In the spirit of whimsy, my small gift to you,
I have wrapped up my thoughts in a Seuss-like review.
I arrived at the National in a whirlwind of traffic
And was greeted forthwith by a colorful graphic:
The playhouse was there, with marquee a-glow
Heralding a furred one, the star of the show.
The Grinch is in town, just blocks from Trump’s bower,
But this time his aim is not Christmas to sour.
How the Grinch Stole Christmas, a musical now,
To lift up our hearts with tuneful know-how.
A popular kids’ book, with Grinch and with Who’s,
Has been put on the stage – how could it lose?
The book’s been expanded by one Timothy Mason
With clever new jokes that had my heart racin’.
Mel Marvin made tunes, some atonal, some jazzy,
But the songs fit the show, which was just about snazzy.
If you thought the old songs, from TV would be missing,
You’re wrong, for they knew the Who’s would be hissing
If “”You’re A Mean One” and “Welcome Christmas” were gone.
The new songs were catchy, like “Who Likes Christmas?”
None of them, slogged, or were boring or listless.
Speaking of singing, and acting, and dancing,
The actors were ready to do more than prancing.
Dressed in Who-costumes, all sizes and shapes,
Their clothing was perfect, down to the drapes.
Wardrobed as such, their performing, I’d say,
The whole Who-cast earned a rousing Who-ray!
Philip Bryan, for starters, filled the green suit
Of the Grinch, he reigned as the leading galoot.
Wearing green fur, with a malleable face,
His wily old Grinch took charge of the place.
With style and with skill, his voice boomed like thunder.
He was excellent at clowning, his Grinch was a wonder.
As for his pooch, the sweet dog named Max,
There were two in this tale, and those are the facts.
Young Max, just a pup, the Grinch’s sleigh rider,
Was played with panache by Andreas Wyder.
Wyder, you see, performed with a sparkle
As the “Green One’s” fur-baby, his bark’ll
melt any snow in your heart;
The same with the older Max part.
Bob Lauder, a kindly nar’ator, it’s true
Guided the audience the entire show through.
From Whoville, I must heap praise on the girl
Cindy Lou Who, now that tot was a pearl!
Julia Rose (DiPiazza, last name)
Could one day rise up to greater acclaim.
Cindy Lou, tiny Who, charmed the Grinch’s hard heart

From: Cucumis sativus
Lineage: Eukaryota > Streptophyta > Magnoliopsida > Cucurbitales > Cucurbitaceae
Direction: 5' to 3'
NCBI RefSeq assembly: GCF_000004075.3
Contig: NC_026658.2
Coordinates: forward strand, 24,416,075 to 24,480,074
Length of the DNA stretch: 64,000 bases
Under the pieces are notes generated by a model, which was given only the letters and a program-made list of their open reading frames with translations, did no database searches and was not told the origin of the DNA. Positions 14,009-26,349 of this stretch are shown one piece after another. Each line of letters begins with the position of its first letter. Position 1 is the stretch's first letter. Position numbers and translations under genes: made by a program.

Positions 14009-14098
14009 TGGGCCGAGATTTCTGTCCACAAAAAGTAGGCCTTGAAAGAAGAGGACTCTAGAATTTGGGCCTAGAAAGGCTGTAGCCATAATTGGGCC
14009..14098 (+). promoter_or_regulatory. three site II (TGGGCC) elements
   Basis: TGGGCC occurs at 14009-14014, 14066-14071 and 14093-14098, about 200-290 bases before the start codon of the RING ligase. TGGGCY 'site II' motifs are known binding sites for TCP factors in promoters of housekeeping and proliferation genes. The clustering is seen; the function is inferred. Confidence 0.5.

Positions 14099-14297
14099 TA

This moppet was skillful how she played her Who-part.
When Miss DiPiazza performed with the Grinch
You could tell when his heart swelled up more than an inch.
The story, the songs, the performers – the lot –
Spread Christmas Who cheer and they spread it a lot.
The show was enhanced by artistical vision,
With Seuss-ified sets that accomplished their mission.
Beatty, Morgan, and Collins – what a team!
Designers triumphant, this trio created a Dr. Seuss dream:
The village with snowbanks, the costumes and lighting
Their work was inspired, the show more exciting.
By the end of the show, a familiar old tale,
The DC’ers who sat there, the young and the frail,
Cheered while snowfall dropped on their faces
And just about everyone jumped up at their places.
How the Grinch Stole Christmas brought the house down,
With jubilant cheers, and nary frown.
Is the show worth your nickel, your bus fare, your time?
To affirm, I say yes, that’s my reason and rhyme.
One small, un-Seussian note: the role of Cindy Lou Who is alternated between Julia Rose DiPiazza and Danielle Guilbot. DiPiazza took the role on press night.
Dr. Seuss’ How the Grinch Stole Christmas . Book and Lyrics by Timothy Mason . Music by Mel Marvin . Additional music and lyrics by Albert Hague and Dr. Seuss. Based on the book How the Grinch Stole Christmas by Dr. Seuss . Director: Matt August . Featuring: Philip Bryan. Bob Lauder. Andreas Wyder. Barbara Bayes. Vincent DiPeri. Julia Rose DiPiazza. Rayna Farr. Bella Fraker. Danielle Guilbot. Brian Rooney. Melissa Weisbach. Original Production Conception and Direction: Jack O’Brien . Original Choreography: John DeLuca . Co-choreography: Bob Richard . Set Designer: John Lee Beatty . Lighting Designer: Pat Collins . Costume Designer: Robert Morgan . Sound Designer: Ed Chapman . 2016 national tour by Big League Theatricals and Running Subway Productions at the National Theatre . Reviewed by Jeff Walker.